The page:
The most fundamental role that any person plays is that of a human being. This includes the incredibly complex subject areas of race, ethnicity, sex, gender, love, compassion, and a myriad of other traits, all which contribute enormously to the formation of the identity. Unfortunately, it would not be appropriate to elaborate on each individual trait as the focus of this paper is elsewhere, but the importance of these traits should be recognized. O’Brien does, however, submit a tragically beautiful account of one of the more inspiring of human traits: resilience. He describes the scene after an intense battle: “They would touch their bodies, feeling shame, then quickly hiding it. They would force themselves to stand. As if in slow motion, frame by frame, the world would take on the old logic—absolutely silence, then the wind, then the sunlight, then voices. It was the burden of being alive” (O’Brien 649). Resilience is one of the key traits of the role of humans as human. It is the chief perpetuator of the continued struggle for realization of identity. In this excerpt, even after a horrifying battle the men pulled themselves back up and continued on. In addition to this role as a human being, each individual who participates in society has many roles: the mother, the daughter, the wife, the boss, etc… and with these roles comes responsibility. Because these roles are all external, the responsibility is present in regards to those with whom the mother, the daughter, the wife interact. This is painfully demonstrated when Lieutenant Jimmy Cross’s daydreaming of his love at home indirectly causes the death of one of his men: “He had loved Martha more than his men, and as a consequence Lavender was now dead, and this was something he would have to carry like a stone in his stomach for the rest of the war” (O’Brien 647). Responsibility is an unavoidable burden to any human playing a role, that is, the responsibility of carrying out what is demanded of the role.


The second paradox is the human quality of self-transcendence. The identity interacts both with and in the situation but also has the ability to analyze it as an overseer. This paradoxical reflection connects our experiences into a personality, rather than leaving them as arbitrary occurrences. Johnson eloquently introduces the concept as he says, “Every one of us is continually about the vital business of weaving together the threads of our lives” (Johnson 152). Now the individual characteristics of the personality are beginning to relate to one another, from events to experiences, to memories and emotions, they each create and influence each other forming an incredibly complex system of personality.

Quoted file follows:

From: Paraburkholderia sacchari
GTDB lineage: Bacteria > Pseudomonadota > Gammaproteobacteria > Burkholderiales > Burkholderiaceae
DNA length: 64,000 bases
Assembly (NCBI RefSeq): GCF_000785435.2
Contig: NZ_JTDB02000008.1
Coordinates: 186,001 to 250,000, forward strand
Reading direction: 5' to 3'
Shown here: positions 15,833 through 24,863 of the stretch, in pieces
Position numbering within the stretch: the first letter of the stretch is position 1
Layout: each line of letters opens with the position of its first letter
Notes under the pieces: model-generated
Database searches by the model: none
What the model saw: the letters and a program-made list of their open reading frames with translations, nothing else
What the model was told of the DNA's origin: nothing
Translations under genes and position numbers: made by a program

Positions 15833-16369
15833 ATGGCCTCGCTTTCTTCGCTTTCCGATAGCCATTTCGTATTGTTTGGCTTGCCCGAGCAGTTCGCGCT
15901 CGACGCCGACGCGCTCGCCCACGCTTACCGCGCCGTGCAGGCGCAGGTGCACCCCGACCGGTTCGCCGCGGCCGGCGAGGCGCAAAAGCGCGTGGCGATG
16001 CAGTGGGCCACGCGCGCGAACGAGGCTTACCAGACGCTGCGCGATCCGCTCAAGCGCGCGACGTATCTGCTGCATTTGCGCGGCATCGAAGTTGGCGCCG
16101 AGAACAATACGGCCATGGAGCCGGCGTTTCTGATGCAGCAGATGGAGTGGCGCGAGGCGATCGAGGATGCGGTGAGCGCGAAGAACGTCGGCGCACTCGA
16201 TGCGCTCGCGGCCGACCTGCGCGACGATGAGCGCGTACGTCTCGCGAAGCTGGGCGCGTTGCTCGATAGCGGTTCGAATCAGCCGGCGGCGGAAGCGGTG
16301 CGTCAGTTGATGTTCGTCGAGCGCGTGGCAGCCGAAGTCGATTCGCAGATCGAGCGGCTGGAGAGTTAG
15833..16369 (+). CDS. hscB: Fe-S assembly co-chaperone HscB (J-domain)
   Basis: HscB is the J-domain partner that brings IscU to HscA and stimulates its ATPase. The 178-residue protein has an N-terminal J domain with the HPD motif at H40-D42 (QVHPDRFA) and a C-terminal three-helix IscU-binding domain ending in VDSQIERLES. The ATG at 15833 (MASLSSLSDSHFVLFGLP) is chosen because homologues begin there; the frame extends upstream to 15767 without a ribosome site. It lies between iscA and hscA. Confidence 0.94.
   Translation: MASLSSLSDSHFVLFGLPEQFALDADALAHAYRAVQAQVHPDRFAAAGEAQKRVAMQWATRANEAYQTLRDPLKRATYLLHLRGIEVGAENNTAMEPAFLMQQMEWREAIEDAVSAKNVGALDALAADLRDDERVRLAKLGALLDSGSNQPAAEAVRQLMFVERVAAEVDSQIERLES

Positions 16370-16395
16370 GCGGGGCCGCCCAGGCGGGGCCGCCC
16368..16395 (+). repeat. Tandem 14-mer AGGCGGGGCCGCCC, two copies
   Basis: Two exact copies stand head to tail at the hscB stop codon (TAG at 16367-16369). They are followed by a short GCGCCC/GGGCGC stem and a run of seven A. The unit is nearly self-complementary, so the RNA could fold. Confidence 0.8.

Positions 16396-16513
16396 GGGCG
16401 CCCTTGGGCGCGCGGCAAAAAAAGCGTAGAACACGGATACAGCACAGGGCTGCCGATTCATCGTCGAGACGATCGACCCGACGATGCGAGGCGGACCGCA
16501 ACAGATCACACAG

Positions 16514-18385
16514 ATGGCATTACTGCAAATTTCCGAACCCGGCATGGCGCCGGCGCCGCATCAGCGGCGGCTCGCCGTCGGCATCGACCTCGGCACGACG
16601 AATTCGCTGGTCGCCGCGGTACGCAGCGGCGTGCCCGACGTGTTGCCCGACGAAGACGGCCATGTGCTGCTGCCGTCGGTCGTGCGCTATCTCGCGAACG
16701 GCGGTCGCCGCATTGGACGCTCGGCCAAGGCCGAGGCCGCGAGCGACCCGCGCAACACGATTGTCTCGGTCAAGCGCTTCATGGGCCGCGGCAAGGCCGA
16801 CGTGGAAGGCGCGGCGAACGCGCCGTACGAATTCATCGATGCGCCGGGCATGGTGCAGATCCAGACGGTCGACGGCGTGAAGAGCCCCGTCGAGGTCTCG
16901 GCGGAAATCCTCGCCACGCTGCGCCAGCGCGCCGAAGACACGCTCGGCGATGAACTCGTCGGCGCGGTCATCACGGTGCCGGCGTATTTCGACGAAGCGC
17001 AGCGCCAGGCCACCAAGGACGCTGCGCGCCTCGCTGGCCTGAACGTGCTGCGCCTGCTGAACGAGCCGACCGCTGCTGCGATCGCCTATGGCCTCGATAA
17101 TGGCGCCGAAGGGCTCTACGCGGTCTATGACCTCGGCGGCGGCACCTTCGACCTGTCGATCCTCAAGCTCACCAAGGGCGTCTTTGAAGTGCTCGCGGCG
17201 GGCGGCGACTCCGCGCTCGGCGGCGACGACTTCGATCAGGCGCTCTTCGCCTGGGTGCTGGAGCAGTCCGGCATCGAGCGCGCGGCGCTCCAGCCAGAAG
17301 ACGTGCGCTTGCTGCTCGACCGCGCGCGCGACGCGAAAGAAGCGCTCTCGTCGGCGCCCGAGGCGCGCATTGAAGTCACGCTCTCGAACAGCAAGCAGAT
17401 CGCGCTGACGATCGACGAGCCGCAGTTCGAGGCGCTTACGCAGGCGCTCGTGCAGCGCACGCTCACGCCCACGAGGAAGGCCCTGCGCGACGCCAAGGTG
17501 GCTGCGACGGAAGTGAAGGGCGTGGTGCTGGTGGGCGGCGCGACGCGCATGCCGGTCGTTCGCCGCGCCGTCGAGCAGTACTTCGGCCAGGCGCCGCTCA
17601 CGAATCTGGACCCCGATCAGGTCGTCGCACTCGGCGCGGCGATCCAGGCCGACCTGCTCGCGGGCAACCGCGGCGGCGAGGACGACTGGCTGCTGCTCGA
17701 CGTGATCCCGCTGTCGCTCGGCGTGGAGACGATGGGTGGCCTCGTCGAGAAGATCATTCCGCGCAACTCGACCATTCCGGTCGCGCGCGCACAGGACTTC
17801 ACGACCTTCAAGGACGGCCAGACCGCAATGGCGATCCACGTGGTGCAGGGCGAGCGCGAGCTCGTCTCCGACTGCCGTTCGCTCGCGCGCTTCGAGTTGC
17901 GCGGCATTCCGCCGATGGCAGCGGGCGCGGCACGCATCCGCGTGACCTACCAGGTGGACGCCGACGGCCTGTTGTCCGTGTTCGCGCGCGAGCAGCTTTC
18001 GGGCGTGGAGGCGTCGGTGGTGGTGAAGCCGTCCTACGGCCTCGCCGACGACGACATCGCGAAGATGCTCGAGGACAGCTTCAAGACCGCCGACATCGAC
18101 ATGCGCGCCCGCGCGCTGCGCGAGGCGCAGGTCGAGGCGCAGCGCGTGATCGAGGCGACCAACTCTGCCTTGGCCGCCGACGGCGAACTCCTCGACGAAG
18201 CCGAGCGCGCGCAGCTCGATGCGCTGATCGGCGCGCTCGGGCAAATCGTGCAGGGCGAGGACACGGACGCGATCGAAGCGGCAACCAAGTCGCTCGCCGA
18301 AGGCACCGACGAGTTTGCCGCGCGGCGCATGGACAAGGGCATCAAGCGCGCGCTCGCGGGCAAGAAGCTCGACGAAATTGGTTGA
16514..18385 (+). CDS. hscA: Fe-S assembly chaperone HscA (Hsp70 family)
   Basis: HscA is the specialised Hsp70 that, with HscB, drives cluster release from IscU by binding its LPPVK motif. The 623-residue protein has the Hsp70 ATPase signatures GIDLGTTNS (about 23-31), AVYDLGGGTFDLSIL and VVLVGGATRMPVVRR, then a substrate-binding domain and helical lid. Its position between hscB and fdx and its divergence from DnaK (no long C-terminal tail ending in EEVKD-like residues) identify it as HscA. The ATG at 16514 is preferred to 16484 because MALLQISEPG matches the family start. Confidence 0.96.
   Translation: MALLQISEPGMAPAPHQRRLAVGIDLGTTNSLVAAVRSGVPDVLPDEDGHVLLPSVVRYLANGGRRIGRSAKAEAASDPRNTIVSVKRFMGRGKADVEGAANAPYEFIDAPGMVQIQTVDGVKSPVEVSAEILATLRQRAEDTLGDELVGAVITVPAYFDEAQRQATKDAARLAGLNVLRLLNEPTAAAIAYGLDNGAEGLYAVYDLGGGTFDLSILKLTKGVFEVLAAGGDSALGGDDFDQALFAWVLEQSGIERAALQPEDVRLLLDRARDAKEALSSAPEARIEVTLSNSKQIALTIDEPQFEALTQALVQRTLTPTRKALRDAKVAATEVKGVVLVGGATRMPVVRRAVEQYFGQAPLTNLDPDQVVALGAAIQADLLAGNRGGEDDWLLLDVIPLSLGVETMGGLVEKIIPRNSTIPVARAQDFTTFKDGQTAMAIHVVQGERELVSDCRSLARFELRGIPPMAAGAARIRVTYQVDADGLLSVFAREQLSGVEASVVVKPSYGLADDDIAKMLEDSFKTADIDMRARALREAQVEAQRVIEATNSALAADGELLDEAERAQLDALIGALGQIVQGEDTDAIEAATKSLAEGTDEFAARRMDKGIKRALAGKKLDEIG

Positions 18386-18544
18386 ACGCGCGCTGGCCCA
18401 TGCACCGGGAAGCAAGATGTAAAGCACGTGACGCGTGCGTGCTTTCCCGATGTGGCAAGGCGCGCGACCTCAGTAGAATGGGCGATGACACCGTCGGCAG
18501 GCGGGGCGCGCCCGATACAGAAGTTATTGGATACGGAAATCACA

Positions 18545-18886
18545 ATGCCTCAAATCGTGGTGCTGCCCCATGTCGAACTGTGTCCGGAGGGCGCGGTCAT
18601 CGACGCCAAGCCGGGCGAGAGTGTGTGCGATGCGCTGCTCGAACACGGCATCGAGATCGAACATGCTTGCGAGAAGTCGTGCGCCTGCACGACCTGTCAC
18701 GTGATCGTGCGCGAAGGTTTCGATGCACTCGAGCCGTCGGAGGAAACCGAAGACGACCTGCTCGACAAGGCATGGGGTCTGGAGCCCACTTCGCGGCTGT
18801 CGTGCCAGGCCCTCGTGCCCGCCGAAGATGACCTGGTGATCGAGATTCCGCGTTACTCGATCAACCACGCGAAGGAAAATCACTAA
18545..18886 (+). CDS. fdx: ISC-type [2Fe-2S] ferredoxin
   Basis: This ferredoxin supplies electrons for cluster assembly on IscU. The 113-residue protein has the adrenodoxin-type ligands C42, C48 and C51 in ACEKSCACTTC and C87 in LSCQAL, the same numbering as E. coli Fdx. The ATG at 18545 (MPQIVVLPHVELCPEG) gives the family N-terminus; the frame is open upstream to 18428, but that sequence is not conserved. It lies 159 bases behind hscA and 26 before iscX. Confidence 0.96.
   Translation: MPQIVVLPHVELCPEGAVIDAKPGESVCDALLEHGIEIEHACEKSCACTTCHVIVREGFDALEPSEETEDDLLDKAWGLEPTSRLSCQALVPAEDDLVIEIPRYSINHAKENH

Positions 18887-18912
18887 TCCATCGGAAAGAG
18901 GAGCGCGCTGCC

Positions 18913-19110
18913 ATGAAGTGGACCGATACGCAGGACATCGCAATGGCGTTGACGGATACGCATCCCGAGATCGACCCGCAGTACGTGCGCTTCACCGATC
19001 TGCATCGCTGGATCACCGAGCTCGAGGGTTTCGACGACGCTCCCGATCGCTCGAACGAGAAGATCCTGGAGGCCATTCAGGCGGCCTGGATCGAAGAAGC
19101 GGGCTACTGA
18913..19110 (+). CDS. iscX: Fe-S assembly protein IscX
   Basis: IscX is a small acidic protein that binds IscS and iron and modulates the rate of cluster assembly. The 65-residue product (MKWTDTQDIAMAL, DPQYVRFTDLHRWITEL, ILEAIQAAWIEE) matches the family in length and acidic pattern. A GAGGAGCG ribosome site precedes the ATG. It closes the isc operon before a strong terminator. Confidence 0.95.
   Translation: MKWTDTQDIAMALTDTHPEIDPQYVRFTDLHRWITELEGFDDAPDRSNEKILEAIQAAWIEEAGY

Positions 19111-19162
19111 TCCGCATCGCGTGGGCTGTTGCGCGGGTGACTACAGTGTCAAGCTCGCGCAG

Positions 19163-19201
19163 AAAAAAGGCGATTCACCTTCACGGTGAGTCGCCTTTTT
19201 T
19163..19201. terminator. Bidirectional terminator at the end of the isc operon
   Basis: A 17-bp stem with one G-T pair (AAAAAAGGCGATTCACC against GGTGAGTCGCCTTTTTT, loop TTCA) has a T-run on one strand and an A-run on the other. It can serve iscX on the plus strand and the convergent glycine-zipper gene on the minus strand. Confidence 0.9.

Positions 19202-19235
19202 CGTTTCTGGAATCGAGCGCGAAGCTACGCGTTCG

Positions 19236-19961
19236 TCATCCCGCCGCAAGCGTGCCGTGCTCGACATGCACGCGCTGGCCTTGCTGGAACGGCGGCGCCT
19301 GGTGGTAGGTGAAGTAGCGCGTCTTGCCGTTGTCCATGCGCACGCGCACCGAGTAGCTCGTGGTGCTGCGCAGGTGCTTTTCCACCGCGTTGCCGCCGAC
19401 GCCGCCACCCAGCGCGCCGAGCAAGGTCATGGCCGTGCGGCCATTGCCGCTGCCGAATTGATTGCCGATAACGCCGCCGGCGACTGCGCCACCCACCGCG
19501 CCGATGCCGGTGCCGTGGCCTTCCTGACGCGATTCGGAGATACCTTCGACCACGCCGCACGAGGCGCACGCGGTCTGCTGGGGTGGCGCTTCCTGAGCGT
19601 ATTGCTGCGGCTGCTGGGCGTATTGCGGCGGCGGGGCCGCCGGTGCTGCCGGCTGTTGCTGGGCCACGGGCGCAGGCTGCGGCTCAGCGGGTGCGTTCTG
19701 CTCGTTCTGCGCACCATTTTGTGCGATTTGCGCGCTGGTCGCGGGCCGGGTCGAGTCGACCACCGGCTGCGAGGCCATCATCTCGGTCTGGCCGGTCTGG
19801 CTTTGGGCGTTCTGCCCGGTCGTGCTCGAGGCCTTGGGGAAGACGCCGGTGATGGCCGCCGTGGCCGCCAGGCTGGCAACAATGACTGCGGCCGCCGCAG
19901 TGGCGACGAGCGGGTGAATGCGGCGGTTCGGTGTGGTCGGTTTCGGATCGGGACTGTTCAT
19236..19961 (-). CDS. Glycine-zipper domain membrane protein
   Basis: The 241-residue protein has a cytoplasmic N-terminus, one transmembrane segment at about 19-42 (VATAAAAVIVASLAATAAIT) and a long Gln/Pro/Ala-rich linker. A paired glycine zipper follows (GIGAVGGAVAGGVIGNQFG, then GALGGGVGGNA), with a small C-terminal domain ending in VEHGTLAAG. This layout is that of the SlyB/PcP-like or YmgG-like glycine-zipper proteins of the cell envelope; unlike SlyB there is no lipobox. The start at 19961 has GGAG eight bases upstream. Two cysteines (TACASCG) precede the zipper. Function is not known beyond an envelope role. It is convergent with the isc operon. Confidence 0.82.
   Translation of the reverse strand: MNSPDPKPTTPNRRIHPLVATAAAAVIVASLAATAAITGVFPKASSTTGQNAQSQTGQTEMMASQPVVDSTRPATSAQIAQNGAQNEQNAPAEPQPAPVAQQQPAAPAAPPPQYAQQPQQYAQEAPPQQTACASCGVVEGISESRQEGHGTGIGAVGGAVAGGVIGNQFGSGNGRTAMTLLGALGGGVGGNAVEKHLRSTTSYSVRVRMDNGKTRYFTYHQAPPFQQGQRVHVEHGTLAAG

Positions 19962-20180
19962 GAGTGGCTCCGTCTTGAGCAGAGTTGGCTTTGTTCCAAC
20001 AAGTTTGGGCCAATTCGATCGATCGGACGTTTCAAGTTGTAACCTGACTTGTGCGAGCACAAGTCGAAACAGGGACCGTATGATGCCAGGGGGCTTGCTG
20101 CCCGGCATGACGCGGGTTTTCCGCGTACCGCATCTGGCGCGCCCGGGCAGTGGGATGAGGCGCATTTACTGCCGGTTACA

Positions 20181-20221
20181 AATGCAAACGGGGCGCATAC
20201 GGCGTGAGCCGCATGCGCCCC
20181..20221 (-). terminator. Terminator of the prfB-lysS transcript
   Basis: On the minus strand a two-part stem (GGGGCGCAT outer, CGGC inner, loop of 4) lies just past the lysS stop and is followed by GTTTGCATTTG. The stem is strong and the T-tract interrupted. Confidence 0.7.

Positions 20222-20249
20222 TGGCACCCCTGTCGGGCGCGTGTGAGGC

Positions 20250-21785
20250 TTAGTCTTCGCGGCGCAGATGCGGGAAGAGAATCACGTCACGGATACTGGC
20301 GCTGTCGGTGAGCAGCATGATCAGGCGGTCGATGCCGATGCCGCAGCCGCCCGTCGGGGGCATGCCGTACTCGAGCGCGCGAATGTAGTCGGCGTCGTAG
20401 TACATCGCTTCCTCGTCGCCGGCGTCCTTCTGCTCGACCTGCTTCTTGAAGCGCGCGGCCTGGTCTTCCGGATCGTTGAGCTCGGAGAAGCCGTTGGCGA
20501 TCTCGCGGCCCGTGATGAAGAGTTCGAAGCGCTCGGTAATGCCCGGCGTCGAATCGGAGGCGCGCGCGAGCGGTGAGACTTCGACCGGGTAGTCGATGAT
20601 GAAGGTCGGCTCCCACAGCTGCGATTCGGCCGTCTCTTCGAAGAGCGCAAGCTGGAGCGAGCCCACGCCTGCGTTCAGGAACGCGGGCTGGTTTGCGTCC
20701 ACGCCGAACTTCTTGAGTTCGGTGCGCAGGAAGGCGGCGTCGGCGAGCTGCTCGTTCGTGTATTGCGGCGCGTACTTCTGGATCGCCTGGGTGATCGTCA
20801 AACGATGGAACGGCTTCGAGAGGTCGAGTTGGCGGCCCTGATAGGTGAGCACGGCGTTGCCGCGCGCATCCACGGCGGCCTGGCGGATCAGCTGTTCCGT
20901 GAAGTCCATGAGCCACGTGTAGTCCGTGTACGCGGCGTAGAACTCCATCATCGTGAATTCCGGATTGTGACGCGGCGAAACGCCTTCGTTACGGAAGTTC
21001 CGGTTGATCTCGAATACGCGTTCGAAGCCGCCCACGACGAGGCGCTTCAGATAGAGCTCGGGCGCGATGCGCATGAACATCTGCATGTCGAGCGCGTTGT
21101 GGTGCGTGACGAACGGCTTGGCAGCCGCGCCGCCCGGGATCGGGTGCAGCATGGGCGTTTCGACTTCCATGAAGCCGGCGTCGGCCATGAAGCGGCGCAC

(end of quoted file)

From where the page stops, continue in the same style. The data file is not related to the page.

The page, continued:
In his work, Moral Imagination – Implications of Cognitive science for Ethics, Mark Johnson expands on this notion of personality. He says that, “While I cannot now avoid being a father, there is a great deal of latitude in how I can live out or take up that role” (Johnson 151). His point here is that the previously discussed attributes determine the roles we play and that there is a degree of choice regarding what next becomes of the identity. This “freedom,” though, is not a magical, untouchable substance but is the narrow freedom with regard to a situation. He explains this by pointing out that humans are “Constituted by forces, institutions, and historical circumstances beyond [our] control, and [we] simultaneously constitute [our] identity by certain sorts of restrictedly free acts” (Johnson 162). That is to say that we are neither reducible to nor independent of these roles. We cannot be reduced to the roles because, as previously discussed, the ability to oversee the roles supposes a form of self-transcendence. For more obvious reasons, we are not independent of these roles because without them, there would be no subject to transcend. This is the third paradox. The roles and quantifiable characteristics of the personality depend on the identity’s act of transcendence in order to be considered a personality, but at the same time, the transcendent quality depends entirely upon the roles and quantifiable characteristics.